Marketing expert Seth Godin addressed students of the Busch School of Business on Sept. 14, challenging them to find their origin stories in order to create a meaningful life.
Godin is an entrepreneur, speaker, and the author of 18 best-selling books, including The Dip, Linchpin, Purple Cow, Tribes, and What To Do When It’s Your Turn (and it’s Always Your Turn). In addition to launching one of the most popular blogs in the world, Godin has also launched multiple companies, including Squidoo and Yoyodyne, which was later acquired by Yahoo.
Addressing a crowded hall filled with students, faculty, and guests of the University, Godin shared stories from his career journey, including his time working at Spinnaker Software under Bill Bowman, who is the current dean of the Busch School.
In his introduction, Bowman described Godin as a free spirit “trying to get all of us to lead, to change the culture for the better, and take responsibility for helping others to live better lives.”
While working at the company he had his first experience running a project — an experience Godin says, “changed my life.”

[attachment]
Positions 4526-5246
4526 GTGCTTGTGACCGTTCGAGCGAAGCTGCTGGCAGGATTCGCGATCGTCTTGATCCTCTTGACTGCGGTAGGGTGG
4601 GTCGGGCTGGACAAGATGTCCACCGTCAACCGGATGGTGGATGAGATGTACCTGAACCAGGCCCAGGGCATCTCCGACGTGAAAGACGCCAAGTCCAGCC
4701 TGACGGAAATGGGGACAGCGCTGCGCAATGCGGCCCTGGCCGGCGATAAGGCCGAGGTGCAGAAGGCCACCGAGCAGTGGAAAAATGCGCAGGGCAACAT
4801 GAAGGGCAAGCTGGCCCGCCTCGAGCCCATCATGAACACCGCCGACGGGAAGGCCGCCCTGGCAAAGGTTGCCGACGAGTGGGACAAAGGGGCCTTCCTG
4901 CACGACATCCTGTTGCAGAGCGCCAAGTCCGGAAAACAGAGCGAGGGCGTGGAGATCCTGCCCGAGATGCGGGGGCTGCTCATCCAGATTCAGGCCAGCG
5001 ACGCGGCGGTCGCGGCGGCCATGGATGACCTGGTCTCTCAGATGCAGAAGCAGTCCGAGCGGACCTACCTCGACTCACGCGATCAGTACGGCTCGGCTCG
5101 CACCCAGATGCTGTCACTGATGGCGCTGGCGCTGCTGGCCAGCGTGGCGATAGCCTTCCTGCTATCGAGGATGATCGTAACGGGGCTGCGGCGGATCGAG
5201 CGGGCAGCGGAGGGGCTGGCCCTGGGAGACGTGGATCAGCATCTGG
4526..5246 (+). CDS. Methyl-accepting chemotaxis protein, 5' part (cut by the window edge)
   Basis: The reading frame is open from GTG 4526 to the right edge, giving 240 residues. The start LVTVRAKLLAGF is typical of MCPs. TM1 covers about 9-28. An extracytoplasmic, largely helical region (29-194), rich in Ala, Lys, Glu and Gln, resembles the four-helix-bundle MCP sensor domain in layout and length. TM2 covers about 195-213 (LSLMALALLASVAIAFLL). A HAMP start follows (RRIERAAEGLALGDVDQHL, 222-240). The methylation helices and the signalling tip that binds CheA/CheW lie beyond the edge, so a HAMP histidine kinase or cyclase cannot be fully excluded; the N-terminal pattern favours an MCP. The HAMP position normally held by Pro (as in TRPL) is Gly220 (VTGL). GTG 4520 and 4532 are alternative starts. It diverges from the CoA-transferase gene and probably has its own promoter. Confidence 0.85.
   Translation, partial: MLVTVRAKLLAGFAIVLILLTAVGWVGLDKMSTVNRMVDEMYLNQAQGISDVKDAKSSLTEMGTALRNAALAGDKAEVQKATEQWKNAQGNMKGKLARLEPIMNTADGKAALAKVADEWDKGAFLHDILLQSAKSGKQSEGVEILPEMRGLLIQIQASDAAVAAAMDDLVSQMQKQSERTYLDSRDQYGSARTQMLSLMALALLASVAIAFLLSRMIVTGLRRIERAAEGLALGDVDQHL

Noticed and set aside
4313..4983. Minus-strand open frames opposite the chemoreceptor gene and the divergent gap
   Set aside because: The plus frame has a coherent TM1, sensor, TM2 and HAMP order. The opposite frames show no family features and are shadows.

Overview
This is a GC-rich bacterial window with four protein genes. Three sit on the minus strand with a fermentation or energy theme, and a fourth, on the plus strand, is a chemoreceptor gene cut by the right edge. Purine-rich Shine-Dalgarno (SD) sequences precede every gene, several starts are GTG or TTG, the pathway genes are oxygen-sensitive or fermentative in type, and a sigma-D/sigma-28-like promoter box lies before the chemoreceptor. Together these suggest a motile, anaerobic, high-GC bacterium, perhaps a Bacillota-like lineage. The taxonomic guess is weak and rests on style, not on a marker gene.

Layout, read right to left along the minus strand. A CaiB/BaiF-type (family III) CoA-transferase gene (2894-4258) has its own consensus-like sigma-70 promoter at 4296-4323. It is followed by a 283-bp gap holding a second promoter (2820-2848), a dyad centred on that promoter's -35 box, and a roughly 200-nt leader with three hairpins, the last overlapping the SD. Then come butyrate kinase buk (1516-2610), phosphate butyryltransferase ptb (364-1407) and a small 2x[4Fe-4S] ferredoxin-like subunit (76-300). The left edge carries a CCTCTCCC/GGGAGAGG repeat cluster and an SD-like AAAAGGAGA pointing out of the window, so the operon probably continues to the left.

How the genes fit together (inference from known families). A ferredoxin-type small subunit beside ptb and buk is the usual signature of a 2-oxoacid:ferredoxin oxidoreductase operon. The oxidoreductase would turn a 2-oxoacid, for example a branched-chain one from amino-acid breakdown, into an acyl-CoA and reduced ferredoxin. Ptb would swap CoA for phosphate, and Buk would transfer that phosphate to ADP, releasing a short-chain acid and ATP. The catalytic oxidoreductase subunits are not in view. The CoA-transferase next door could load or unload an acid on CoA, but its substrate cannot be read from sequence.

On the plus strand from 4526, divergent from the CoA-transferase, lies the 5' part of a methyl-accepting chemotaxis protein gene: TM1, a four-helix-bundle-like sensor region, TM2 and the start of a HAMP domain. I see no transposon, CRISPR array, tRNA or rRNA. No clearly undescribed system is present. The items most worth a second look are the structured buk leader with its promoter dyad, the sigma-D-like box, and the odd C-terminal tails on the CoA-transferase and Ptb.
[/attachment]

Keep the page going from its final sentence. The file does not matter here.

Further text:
“My job was to persuade people who had a ton of projects on their plate to work on mine more,” Godin said. “I learned from that project how to talk to people about their journey.”
Since those early days of his career, Godin said he has found opportunities by thinking outside of the box and “going to places where I’m not supposed to go before I’m supposed to go there.” Sometimes his risk-taking led to great success. Other times, it led to failure.
“I have failed more times than anyone in this room and I’m proud of it,” he said. “The people I have met along the way have made it worth it.”
Godin said he chose to work in marketing because it’s a way of “influencing other people to make a change you believe in.”
“Marketing isn’t about selling more crap, or how do I get my factory more efficient so I can ship more stuff,” he said. “Marketing is about making things better by making better things and doing work that matters for people who care.”
Godin advised any students in the room pursuing careers in business or marketing to determine their own origin stories and decide what kind of person they want to be.
“It could be that you’re going to be the one who leads or maybe you can be the one who doesn’t take good notes and rolls your eyes a lot,” Godin said. “Maybe you can be the one who says, ‘How do I make things better for everyone else?’”